Murray-Sunset National Park

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Murray-Sunset is the second largest national park in Victoria, Australia, 438 km northwest of Melbourne. It is in the northwestern corner of the state, bordering South Australia to the west and the Murray River to the north. The Sturt Highway passes through the northern part of the park, but most of the park is in the remote area between the Sturt Highway and the Mallee Highway, west of the Calder Highway.

The park was created in 1991, and expanded to encompass Pink Lakes State Park in 1999. The lakes are dubbed "pink" after the beta-carotene pigment that colours it in late summer, caused by the algae Dunaliella salina. This area was the site of a major salt industry from 1916 to 1975. At its peak, ten thousand tons of salt was harvested and railed from Lake Crosbie, Lake Becking and Lake Kenyon to the nearby town of Linga.

Another defunct railway, the Nowingi line, terminates at the remains of a gypsum mine hopper on the Raak Plain. Other historical relics include Shears Quarters and Mopoke Hut, built as grazier accommodation in the 1960s.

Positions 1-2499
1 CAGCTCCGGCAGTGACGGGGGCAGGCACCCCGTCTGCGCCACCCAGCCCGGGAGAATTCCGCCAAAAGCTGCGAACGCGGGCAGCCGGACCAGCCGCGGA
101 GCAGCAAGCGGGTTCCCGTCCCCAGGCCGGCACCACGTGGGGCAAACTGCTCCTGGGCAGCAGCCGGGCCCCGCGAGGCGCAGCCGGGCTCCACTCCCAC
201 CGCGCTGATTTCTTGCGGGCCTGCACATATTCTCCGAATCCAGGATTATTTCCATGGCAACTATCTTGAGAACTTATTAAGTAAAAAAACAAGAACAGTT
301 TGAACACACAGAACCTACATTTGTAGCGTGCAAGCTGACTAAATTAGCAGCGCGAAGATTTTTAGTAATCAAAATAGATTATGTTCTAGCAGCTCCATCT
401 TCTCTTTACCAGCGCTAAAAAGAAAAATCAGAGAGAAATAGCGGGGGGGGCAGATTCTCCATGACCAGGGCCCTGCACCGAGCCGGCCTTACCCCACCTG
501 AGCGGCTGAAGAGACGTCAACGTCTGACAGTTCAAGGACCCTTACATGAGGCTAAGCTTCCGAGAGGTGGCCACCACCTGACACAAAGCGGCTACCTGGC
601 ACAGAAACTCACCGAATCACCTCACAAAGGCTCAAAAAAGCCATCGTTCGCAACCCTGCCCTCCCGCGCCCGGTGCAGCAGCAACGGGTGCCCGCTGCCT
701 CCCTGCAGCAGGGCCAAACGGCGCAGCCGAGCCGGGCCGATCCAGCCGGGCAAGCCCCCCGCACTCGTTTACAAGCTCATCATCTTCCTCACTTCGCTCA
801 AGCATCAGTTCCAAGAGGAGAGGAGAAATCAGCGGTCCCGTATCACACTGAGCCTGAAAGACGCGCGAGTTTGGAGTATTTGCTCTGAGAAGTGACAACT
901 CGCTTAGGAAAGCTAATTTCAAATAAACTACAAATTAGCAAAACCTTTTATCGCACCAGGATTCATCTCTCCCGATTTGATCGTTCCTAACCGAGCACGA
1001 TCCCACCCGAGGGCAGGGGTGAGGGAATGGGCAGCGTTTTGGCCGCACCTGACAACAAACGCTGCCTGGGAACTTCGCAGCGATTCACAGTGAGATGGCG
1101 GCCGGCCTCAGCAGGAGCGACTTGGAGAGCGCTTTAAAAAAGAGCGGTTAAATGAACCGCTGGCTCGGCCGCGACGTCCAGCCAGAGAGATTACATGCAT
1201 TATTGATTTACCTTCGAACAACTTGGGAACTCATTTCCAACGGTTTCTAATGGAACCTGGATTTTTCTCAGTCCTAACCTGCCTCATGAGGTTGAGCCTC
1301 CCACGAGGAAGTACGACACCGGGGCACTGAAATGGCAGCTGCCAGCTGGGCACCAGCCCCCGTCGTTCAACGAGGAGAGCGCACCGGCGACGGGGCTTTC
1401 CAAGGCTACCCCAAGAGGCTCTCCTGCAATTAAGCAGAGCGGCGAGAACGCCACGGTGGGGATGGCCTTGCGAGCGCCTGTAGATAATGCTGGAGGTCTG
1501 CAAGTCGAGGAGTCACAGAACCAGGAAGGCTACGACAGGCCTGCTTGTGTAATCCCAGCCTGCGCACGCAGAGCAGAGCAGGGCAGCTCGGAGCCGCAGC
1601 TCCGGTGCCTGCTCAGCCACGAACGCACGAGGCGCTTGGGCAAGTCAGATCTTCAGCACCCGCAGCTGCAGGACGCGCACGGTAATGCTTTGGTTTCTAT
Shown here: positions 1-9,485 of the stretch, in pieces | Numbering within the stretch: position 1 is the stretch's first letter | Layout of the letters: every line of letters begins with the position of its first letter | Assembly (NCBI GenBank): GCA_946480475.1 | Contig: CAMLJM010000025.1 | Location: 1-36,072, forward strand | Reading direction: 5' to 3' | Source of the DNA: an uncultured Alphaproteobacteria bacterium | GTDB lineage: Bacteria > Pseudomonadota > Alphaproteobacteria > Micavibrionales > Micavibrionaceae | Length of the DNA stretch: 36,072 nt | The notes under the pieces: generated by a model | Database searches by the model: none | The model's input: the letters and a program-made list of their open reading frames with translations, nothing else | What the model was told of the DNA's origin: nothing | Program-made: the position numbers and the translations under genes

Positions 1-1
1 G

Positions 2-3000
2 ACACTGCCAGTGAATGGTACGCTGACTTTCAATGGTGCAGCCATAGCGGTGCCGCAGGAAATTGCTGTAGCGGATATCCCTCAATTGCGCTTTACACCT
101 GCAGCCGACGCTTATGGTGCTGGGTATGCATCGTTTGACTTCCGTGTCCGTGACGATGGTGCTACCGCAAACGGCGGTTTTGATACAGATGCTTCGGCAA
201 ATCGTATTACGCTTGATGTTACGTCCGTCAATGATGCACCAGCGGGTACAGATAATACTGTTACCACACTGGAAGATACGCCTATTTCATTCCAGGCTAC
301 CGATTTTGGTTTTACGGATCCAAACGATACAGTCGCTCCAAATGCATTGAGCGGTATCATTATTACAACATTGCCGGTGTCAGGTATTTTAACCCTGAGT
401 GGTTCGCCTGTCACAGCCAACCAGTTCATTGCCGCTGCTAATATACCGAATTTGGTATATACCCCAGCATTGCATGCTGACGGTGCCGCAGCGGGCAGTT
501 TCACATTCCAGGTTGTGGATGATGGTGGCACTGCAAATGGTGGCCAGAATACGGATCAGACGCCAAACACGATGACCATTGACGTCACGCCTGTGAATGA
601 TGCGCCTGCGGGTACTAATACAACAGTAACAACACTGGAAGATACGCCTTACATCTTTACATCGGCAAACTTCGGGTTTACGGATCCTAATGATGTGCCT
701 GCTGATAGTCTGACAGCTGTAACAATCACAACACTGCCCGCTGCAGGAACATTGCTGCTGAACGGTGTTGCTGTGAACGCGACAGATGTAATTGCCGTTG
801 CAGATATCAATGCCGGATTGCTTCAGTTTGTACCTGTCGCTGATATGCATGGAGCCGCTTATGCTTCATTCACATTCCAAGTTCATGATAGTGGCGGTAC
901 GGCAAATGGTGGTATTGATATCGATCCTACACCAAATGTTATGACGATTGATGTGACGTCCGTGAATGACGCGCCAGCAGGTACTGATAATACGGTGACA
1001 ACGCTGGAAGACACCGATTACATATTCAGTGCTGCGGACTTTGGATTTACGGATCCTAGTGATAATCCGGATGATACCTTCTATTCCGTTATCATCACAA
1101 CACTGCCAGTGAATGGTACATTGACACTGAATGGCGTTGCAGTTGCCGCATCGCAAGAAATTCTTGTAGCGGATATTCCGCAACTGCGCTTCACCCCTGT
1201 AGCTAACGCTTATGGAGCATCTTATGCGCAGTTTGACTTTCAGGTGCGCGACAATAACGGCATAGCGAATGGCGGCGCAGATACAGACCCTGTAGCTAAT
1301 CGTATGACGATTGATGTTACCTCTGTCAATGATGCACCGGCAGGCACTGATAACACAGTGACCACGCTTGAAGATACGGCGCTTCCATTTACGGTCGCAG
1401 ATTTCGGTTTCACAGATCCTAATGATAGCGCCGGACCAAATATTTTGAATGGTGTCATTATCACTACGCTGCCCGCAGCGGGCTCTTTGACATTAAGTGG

Flora and fauna

Over 600 species of plants have been recorded, and 300 species of birds in the rich mudflats. Major plants include Murray lily, silvery emu-bush, blue-leafed mallee, saltbush, buloke, porcupine grass, mallee eucalyptus. In spring, wildflowers include spider orchids, azure sun orchids, desert baekias, poached-egg daisys.

Emus, wedge-tailed eagles and both western grey kangaroos and red kangaroos are also present.


The park is attractive to bushwalkers as the nearest semi-arid region to Melbourne. Walks include circuits of Lake Crosbie and Lake Kenyon, and the three day Sunset walking track. Groundwater is scarce, and hikers generally rely on water tanks maintained by rangers.

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